Department of Reproductive Health and Research (RHR), World Health Organization
Sexually transmitted and other reproductive tract infections
A guide to essential practice
How to prevent iatrogenic infections
As discussed in Chapter 1, many STI/RTI complications occur when sexually transmitted, endogenous or other organisms reach the upper genital tract. The most effective way to prevent STI/RTI complications, such as infertility and ectopic pregnancy, is to prevent upper genital tract infections from occurring (Table 2.1). This involves:
Interventions that reduce the spread of STIs/RTIs or prevent existing infection reaching the uterus are key to preventing complications. During most of the menstrual cycle, cervical mucus forms a thick barrier that is difficult for germs to penetrate. STIs such as gonorrhoea or chlamydia in the cervix may, however, spread to the uterus during menstruation or may be pushed in during transcervical procedures. Non-sexually-transmitted organisms from the vagina or from outside the body may also cause pelvic inflammatory disease if they are pushed into the uterus.
Safe performance of transcervical procedures
Infection can reach the uterus through medical procedures that pass instruments through the cervix (transcervical procedures). Manual vacuum aspiration, dilatation and curettage, insertion of an intrauterine device (IUD) and endometrial biopsy are examples of such procedures. The risk of infection following a transcervical procedure varies greatly depending on factors such as background STI prevalence, resource and capacity level, and conditions under which procedures are performed. In settings where prevalence of cervical infection is low, the risk of introducing infection to the upper genital tract is minimal.
However, women who harbour pathogens such as N. gonorrhoeae or C. trachomatis in their cervix are at increased risk of upper genital tract infection after a transcervical procedure compared with uninfected women.
Upper genital tract infection following transcervical procedures can be reduced by:
Reducing risk of infection
Appropriate infection prevention procedures and aseptic techniques (Box 2.1) provide protection against transmission of infection.
Box 2.1. Infection prevention techniques for transcervical procedures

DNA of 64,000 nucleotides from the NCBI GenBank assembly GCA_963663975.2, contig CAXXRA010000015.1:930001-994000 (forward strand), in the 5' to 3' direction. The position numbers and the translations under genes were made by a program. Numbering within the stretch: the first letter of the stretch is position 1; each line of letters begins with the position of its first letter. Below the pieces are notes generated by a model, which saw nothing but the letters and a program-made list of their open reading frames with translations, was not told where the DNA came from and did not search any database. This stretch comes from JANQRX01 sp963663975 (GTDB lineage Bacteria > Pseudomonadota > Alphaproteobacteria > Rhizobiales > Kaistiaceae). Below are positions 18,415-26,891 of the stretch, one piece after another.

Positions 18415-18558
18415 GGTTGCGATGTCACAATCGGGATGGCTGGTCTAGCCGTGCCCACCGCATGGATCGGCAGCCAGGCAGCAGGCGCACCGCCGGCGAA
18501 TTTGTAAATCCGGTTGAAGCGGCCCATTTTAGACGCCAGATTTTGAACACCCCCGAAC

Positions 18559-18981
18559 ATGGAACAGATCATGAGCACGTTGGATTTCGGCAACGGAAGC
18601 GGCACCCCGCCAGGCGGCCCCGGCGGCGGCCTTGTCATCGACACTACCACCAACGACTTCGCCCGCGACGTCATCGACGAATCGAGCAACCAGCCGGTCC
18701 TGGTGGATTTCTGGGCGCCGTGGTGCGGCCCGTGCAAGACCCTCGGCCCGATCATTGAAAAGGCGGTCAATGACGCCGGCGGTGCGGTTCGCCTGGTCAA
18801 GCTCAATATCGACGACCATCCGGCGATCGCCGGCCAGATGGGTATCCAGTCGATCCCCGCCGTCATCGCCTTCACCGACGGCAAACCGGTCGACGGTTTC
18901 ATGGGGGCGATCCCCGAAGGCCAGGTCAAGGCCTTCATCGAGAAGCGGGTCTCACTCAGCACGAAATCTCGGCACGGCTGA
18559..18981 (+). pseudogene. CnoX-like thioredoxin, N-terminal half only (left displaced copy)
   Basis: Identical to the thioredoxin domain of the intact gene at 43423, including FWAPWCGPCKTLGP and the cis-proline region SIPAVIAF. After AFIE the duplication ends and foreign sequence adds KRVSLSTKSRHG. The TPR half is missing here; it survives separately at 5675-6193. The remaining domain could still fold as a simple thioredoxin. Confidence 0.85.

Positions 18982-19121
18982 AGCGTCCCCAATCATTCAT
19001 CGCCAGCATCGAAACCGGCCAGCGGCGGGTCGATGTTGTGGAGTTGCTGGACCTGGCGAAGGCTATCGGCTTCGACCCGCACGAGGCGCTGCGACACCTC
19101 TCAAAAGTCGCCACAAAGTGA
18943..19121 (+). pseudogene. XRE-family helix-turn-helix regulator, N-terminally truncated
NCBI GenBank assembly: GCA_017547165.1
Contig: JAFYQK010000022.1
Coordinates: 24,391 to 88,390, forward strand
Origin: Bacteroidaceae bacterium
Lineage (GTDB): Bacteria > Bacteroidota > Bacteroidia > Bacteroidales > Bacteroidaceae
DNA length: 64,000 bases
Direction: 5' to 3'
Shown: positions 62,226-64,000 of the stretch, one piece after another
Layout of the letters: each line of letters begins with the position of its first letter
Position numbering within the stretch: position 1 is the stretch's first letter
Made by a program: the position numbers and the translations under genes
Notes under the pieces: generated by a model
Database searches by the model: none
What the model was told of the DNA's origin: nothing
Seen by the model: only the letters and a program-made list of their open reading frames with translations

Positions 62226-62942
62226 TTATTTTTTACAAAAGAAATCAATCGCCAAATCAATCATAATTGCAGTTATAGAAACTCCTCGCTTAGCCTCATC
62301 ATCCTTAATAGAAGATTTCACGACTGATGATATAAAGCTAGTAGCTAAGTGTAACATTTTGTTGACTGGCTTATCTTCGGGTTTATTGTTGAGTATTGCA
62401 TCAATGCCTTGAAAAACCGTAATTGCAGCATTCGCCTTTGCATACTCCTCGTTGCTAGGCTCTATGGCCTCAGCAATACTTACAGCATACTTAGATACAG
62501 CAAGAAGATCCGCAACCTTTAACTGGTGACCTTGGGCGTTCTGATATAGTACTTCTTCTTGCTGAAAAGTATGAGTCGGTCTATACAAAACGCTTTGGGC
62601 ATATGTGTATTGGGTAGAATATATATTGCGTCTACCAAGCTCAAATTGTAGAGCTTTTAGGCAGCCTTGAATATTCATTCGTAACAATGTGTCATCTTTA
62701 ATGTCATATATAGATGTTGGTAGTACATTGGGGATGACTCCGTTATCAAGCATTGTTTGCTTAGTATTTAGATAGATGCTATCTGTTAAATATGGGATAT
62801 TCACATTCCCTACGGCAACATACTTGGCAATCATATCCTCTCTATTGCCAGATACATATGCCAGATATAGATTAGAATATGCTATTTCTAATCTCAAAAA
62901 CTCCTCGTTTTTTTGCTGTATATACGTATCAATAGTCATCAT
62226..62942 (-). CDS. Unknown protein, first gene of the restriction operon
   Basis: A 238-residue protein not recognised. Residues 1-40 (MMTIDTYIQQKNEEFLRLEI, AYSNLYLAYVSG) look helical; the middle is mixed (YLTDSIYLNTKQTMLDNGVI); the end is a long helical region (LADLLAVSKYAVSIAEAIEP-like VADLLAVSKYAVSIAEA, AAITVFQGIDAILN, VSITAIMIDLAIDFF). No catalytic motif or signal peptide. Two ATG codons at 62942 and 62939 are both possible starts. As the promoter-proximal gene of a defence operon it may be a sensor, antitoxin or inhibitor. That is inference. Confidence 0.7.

Treatment of cervical infections
While infection prevention procedures can reduce the chance of introducing infection from the outside, they do not prevent existing gonorrhoea or chlamydial infection from being carried into the uterus during transcervical procedures. When cervical infection is present, even sterile instruments passed through the endocervix can become contaminated and carry bacteria into the upper genital tract.
The safest approach to avoid the spread of infection to the upper genital tract is to rule out or treat any cervical infection that may be present, prior to performing a transcervical procedure (see Chapter 3 and Annex 1). It is important to bear in mind that cervical infection can be asymptomatic in some women. In resource-poor settings where cervical infection is less common, it may be acceptable for health care workers to rely on clinical judgement to rule out the presence of infection. However, in resource-poor settings where the prevalence of cervical infection is high and the provider is unable to rule out infection, a full curative dose (presumptive treatment) of antibiotics effective against gonorrhoea and chlamydia may be considered (see Table 2.2).
After a transcervical procedure, all women should be counselled to contact a health provider immediately if, in the next few weeks, they develop symptoms suggestive of infection, such as fever, low abdominal pain, or abnormal vaginal discharge.
A prophylactic dose of antibiotics (100 mg of doxycycline orally 1 hour before the procedure and 200 mg after the procedure) reduces infection rates associated with induced abortion and should be given to all women undergoing this procedure irrespective of STI prevalence. For IUD insertion though, antibiotic prophylaxis provides minimal benefit and hence is not recommended.
Note: Laboratory tests to screen for STIs contribute substantially to safe and effective use of IUDs, but implementation should be considered within the public health and service context. The risk of not performing the tests should be balanced against the benefits of making the contraceptive method available.
Table 2.2. Recommended antibiotic treatment for gonorrhoea and chlamydia infection
a. Single dose regimens where available are preferable to multidose treatments since they avoid potential problems of noncompliance.
b. Azithromycin 1 g alone is a single-dose treatment that cures more than 90% of cervical infections due to gonorrhoea or chlamydia. Addition of a second drug for gonorrhoea increases the cure rate to almost 100%.
c. The use of quinolones should take into consideration the patterns of Neisseria gonorrhoeae resistance, such as in the WHO South-East Asia and Western Pacific Regions.
Infections of the male and female reproductive tract and their consequences:
Preventing STIs/RTIs and their complications
STI/RTI education and counselling
Promoting prevention of STI/RTI and use of services
STI/RTI Assessment during Routine Family Planning Visits
STI/RTI Assessment in pregnancy, childbirth and the postpartum period
Management of symptomatic STIs/RTIs
STI/RTI complications related to pregnancy, miscarriage, induced abortion, and the postpartum period
Annex 1. Clinical skills needed for STI/RTI
Annex 2. Disinfection and universal precautions
Annex 3. Laboratory tests for RTI
Annex 4. Medications